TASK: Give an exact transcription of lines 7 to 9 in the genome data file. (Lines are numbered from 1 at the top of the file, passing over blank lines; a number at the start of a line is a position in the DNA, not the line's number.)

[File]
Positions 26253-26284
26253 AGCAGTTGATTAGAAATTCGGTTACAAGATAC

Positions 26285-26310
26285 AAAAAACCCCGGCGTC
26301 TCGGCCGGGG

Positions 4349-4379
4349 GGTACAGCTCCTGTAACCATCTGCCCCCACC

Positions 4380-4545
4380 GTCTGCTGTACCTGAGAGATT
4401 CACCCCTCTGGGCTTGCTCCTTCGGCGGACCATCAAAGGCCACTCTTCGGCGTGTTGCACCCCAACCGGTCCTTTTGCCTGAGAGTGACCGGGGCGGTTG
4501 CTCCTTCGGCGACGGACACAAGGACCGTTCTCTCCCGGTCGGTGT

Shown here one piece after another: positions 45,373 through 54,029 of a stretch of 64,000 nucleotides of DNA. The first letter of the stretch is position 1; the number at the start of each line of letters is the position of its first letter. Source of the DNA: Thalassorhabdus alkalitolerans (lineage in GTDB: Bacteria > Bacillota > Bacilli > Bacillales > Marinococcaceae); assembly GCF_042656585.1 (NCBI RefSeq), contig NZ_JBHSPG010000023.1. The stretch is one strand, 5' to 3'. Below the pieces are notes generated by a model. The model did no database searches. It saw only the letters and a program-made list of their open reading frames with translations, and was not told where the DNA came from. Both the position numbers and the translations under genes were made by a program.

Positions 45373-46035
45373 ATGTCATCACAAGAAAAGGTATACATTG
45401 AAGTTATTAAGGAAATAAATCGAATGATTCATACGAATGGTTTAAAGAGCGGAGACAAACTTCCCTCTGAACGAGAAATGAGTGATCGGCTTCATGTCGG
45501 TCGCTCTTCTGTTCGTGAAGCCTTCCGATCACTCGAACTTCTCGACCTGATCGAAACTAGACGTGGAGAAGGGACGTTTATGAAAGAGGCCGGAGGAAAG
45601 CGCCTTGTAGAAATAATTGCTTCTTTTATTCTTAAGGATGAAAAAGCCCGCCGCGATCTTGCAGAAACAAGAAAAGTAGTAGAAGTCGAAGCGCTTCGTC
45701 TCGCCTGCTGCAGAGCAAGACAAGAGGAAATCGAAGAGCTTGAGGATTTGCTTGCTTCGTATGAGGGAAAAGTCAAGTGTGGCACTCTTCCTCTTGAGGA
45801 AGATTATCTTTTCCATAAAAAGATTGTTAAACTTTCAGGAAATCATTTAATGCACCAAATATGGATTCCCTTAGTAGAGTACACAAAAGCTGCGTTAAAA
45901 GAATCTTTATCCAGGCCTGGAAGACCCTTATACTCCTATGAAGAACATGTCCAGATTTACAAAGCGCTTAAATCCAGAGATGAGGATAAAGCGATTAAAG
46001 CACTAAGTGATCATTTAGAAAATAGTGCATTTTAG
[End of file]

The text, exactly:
4349 GGTACAGCTCCTGTAACCATCTGCCCCCACC

Positions 4380-4545
4380 GTCTGCTGTACCTGAGAGATT